There’s nothing worse than working in an office with people coughing and sneezing. With restricted time off, it’s common for people who are only partially sick to still come into the office because they don’t want to give up an entire vacation day. With unlimited PTO, things can be different.
Where traditional time off separates paid vacation, sick, and personal days, unlimited PTO combines it all together and is used at the employee’s discretion. Not having to preserve days off would encourage people who are sick to actually stay home and not spread their ailments around the office.
Offering unlimited PTO can cultivate a culture of trust, which is an imperative factor in influencing how a business performs. It affects teamwork and collaboration, as well as morale and motivation. As Stephen M. R. Covey explains in his book, The Speed of Trust, “whether you’re on a sports team, in an office or a member of a family, if you can’t trust one another there’s going to be trouble.”
Not monitoring time off offers employees autonomy and highlights the confidence their employers have in them to make the right decisions. They trust that work quality and performance, as well as daily business operations, won’t be affected.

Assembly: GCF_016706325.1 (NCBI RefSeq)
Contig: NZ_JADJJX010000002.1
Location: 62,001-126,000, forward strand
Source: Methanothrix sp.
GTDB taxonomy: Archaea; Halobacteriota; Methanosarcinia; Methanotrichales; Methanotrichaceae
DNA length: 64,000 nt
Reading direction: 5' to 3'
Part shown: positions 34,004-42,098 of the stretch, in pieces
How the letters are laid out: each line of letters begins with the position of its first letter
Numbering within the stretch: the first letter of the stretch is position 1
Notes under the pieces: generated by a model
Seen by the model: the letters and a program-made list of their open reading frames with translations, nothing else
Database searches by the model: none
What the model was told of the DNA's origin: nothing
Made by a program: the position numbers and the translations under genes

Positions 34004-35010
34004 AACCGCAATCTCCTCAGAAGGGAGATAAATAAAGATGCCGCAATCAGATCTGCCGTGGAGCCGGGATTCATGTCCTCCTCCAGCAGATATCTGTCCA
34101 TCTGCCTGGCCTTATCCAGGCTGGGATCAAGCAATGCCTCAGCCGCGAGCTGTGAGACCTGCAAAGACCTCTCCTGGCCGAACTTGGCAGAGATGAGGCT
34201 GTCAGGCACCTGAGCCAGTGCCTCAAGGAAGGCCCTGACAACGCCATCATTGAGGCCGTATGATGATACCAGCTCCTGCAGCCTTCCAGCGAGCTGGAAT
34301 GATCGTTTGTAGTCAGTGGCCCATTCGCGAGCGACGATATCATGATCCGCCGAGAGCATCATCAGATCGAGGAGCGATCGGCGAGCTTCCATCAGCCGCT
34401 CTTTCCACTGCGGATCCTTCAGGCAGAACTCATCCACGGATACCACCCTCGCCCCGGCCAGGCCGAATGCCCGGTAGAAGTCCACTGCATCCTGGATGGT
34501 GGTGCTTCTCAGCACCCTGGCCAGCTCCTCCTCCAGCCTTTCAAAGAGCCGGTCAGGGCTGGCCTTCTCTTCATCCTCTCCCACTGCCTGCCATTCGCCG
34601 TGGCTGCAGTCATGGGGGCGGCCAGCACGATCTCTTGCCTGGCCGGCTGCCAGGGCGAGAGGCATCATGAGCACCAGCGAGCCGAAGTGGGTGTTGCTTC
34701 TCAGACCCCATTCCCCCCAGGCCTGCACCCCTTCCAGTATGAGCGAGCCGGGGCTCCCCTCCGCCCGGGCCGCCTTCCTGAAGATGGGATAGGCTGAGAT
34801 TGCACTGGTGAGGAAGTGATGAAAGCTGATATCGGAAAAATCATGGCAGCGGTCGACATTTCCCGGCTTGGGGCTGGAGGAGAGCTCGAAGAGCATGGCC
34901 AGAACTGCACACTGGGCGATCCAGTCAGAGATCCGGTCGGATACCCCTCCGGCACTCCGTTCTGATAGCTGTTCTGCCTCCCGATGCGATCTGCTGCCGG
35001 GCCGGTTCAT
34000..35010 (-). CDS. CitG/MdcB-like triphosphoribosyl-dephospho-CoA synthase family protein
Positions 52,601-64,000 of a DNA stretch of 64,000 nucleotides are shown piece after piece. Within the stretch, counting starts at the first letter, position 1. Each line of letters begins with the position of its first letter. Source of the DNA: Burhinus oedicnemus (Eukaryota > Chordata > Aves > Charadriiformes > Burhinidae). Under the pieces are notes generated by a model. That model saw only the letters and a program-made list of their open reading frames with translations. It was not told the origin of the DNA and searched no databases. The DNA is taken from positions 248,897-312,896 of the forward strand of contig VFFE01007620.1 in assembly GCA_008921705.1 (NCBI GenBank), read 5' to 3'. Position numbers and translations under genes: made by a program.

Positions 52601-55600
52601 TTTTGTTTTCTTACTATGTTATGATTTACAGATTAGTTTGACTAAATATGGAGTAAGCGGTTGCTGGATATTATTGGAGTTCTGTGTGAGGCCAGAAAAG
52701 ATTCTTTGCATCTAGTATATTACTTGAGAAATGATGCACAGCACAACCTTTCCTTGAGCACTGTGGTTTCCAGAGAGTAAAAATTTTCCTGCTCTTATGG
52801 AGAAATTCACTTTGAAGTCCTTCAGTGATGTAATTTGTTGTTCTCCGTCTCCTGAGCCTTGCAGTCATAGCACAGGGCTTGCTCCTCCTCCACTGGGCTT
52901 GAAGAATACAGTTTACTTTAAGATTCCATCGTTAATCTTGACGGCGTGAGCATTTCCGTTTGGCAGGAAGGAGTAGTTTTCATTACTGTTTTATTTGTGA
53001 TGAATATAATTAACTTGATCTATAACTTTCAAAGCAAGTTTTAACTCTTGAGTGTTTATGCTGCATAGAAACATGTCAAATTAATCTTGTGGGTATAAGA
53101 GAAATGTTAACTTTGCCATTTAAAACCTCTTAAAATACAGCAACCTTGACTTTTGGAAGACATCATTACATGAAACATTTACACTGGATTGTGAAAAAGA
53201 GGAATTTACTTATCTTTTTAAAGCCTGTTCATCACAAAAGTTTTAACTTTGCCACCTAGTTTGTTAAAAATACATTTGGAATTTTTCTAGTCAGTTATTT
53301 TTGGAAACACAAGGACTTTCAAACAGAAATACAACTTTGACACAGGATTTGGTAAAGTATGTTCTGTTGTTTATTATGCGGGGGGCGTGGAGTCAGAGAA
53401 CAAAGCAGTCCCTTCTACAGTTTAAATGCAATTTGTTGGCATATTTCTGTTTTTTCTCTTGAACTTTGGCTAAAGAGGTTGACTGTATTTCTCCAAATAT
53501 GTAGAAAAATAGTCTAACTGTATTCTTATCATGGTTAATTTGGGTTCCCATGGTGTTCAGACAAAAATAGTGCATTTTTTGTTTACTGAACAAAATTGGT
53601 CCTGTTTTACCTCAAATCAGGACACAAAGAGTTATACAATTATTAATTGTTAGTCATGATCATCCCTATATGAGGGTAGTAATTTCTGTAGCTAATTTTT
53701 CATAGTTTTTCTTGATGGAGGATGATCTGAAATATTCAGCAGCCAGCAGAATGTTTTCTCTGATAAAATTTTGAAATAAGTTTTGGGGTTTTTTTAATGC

The Pitfalls of Unlimited PTO
A potential drawback of unlimited PTO is that it can result in people taking advantage of the system. Unless there are clear guidelines imposed, such a liberal vacation policy can mean employees extending their week-long vacation into a month-long vacation without suffering any serious repercussions.
Unclear Expectations of What’s Acceptable
Another issue that could arise is the hesitation of actually taking time off due to the uncertainty of what constitutes an acceptable amount of days away from the office.
Kickstarter famously got rid of its unlimited vacation policy as it found people were taking less time off. In an interview with BuzzFeed News, a Kickstarter spokesperson stated that because it wasn’t clear how much time off was considered acceptable, people were prone to not taking as much as when their vacation policy was capped.